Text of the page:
identify processes by which the product was made
identify how the product might be used.
These attitudes apply across the five topics of study identified for Grade 1.

General Learner Expectations

Students will:
1-4 Demonstrate positive attitudes for the study of science and for the
application of science in responsible ways.
Specific Learner Expectations
Students will show growth in acquiring and applying the following traits:
confidence in personal ability to explore materials and learn by direct
perseverance: staying with an investigation over a sustained period of
appreciation of the value of experience and careful observation
a willingness to work with others and to consider their ideas
a sense of responsibility for actions taken
respect for living things and environments, and commitment for their

Understandings - Topic A: Creating Colour

Students explore coloured materials, learning about different colours, how they
are created, what happens when they are mixed and how they can be transferred
from one material to another. Students learn to distinguish and describe colours
and work with a variety of materials to create, modify and apply colours. In the
process, students learn that different materials have particular properties and
that the properties and interactions of materials have to be taken into account
when they are used for a specific purpose.
General Learner Expectations
Students will:
1-5 Identify and evaluate methods for creating colour and for applying
colours to different materials.
Specific Learner Expectations
Students will:
Identify colours in a variety of natural and manufactured objects.
Compare and contrast colours, using terms such as lighter than, darker
than, more blue, brighter than.
Order a group of coloured objects, based on a given colour criterion.
Predict and describe changes in colour that result from the mixing of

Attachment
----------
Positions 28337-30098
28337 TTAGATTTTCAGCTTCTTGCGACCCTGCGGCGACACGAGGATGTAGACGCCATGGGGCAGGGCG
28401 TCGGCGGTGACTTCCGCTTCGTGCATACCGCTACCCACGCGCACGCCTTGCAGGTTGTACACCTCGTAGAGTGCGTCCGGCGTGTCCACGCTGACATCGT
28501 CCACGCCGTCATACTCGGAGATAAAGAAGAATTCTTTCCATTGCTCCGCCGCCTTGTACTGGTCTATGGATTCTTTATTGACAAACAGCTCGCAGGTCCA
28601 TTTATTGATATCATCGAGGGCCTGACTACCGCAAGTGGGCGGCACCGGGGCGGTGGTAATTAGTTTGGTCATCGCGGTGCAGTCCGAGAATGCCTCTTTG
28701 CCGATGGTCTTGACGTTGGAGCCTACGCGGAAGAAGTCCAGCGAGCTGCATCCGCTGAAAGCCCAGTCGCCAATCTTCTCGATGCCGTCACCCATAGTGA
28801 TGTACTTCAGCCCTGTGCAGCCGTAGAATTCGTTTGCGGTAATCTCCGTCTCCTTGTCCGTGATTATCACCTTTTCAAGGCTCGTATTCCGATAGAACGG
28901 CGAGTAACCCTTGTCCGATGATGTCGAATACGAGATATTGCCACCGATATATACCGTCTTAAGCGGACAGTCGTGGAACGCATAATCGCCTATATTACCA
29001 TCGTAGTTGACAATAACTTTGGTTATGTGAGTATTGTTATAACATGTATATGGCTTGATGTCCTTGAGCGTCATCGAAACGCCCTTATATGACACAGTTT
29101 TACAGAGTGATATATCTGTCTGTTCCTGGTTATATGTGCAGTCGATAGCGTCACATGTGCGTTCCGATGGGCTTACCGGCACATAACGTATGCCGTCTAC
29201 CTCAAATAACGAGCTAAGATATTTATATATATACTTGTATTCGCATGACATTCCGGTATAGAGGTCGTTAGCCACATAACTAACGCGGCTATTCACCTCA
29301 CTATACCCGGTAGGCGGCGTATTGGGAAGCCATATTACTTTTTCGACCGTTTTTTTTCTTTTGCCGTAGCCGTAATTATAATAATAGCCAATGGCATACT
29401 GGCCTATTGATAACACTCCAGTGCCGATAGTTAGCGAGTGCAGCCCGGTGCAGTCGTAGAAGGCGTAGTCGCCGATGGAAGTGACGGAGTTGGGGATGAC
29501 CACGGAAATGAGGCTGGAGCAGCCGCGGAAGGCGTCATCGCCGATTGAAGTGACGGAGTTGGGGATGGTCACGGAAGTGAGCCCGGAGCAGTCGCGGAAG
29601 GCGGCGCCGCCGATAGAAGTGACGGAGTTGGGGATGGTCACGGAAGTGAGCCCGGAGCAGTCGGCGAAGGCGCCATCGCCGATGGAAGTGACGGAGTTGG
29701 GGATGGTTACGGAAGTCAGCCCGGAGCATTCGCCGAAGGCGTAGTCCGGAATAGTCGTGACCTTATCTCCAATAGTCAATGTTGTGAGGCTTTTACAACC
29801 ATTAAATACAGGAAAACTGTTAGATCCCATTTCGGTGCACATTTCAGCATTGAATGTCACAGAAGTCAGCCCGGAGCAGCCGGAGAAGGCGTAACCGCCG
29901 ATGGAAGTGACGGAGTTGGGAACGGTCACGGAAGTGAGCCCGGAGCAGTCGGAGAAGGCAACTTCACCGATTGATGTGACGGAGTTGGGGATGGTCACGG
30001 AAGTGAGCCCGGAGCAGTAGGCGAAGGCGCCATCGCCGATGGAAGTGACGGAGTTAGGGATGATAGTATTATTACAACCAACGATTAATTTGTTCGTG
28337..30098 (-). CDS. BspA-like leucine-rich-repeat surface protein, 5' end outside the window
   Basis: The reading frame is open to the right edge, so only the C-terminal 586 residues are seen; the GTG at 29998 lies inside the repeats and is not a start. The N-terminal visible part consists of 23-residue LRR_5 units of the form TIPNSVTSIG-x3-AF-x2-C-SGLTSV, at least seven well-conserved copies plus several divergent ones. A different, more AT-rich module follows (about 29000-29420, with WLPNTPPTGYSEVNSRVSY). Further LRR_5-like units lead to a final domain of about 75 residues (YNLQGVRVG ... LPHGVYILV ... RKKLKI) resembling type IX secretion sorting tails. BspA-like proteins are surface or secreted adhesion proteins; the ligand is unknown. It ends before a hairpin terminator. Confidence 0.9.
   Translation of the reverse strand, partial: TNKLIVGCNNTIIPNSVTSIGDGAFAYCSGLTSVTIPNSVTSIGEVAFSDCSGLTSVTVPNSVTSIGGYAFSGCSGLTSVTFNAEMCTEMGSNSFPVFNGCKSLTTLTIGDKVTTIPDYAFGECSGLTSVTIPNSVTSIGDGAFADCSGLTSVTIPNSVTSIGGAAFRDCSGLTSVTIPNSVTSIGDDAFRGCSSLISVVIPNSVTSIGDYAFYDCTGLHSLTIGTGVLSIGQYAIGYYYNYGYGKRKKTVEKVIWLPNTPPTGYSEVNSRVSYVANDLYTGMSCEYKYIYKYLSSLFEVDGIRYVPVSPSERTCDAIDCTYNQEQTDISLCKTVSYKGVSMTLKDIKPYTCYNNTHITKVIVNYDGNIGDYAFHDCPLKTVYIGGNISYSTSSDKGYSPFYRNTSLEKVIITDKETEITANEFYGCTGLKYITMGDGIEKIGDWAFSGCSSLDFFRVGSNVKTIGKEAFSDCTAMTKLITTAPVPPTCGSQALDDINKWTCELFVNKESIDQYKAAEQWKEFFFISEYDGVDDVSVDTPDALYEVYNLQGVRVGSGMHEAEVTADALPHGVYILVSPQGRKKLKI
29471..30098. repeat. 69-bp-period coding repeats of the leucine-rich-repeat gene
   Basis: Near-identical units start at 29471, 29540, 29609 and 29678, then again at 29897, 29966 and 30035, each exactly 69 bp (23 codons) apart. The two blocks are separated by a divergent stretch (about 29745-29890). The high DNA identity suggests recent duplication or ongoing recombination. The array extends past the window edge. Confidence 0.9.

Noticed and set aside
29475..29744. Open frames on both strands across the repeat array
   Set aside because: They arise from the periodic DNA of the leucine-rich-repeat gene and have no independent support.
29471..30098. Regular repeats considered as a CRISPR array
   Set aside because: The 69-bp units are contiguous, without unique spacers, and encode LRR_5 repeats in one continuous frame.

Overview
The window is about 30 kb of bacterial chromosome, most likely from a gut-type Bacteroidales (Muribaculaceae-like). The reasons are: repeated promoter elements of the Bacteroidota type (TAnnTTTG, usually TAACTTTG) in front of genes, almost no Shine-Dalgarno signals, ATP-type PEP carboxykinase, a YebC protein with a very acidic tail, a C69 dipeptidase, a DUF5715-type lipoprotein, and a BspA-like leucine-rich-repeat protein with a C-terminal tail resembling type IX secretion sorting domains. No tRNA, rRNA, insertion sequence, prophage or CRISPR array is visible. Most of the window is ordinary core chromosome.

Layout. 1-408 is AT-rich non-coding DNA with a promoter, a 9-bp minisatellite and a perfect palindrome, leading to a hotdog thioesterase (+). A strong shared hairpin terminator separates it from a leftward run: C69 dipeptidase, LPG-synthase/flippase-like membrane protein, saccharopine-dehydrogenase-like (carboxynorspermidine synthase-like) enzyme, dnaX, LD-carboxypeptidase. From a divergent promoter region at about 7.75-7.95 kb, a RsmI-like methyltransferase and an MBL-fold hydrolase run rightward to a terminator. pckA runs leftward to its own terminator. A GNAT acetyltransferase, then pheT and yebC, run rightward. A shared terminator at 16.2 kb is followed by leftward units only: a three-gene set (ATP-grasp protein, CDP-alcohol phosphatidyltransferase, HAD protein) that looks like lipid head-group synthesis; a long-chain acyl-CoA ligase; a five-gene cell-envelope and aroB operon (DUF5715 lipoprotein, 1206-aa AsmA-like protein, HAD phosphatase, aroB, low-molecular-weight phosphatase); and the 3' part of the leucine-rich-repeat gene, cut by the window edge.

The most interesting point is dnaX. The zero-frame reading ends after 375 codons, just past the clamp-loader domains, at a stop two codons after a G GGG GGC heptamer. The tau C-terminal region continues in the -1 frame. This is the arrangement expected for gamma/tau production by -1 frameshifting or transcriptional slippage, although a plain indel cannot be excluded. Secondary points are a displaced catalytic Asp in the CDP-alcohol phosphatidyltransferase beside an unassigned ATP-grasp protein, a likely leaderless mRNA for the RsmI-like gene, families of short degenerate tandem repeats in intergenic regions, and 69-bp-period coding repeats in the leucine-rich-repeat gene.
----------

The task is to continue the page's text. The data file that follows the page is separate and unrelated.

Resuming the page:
primary colours and from mixing a primary colour with white or with black.
Create a colour that matches a given sample, by mixing the appropriate
amounts of two primary colours.
Distinguish colours that are transparent from those that are not. Students
should recognize that some coloured liquids and gels can be seen through
and are thus transparent and that other colours are opaque.
Compare the effect of different thicknesses of paint. Students should
recognize that a very thin layer of paint, or a paint that has been watered
down, may be partly transparent.
Compare the adherence of a paint to different surfaces; e.g., different forms
of papers, fabrics and plastics.
Demonstrate that colour can sometimes be extracted from one material
and applied to another; e.g., by extracting a vegetable dye and applying it
to a cloth, by dissolving and transferring a water-soluble paint.
Demonstrate at least one way to separate sunlight into component colours.

Understandings - Topic B: Seasonal Changes

Students learn that changes in their environment occur in a regular pattern
known as the seasons. They explore weather change, and how the ups and downs
of weather affect their own lives. Looking beyond themselves and beyond the
immediate weather, students are guided to discover that there are larger patterns
of change that affect the life habits of many living things. The interactions among
different parts of the environment, and the recurrence of change as part of a
cycle, are important science ideas that are introduced in this topic.
General Learner Expectations
Students will:
1-6 Describe seasonal changes, and interpret the effects of seasonal
changes on living things.
Specific Learner Expectations
Students will:
Describe the regular and predictable cycle of seasonal changes:
1 changes in sunlight
2 changes in weather.
Identify and describe examples of plant and animal changes that occur on a
seasonal basis:
1 changes in form and appearance
2 changes in location of living things
3 changes in activity; e.g., students should recognize that many living
things go into a dormant period during winter and survive under a
blanket of snow as a seed, egg or hibernating animal
4 production of young on a seasonal basis.
Identify human preparations for seasonal change and identify activities that
are done on a seasonal basis.
Record observable seasonal changes over a period of time.

Understandings - Topic C: Building Things

Students learn about materials by using them to construct a variety of objects,
including model buildings, toys, boats and vehicles. Students select materials to
use and gain experience as they cut and shape, fold, pile materials on top of one
another, join parts, and try different techniques to achieve the result that they
intend. In the process, they learn to look at objects that are similar to what they
are trying to construct and, with guidance, begin to recognize the component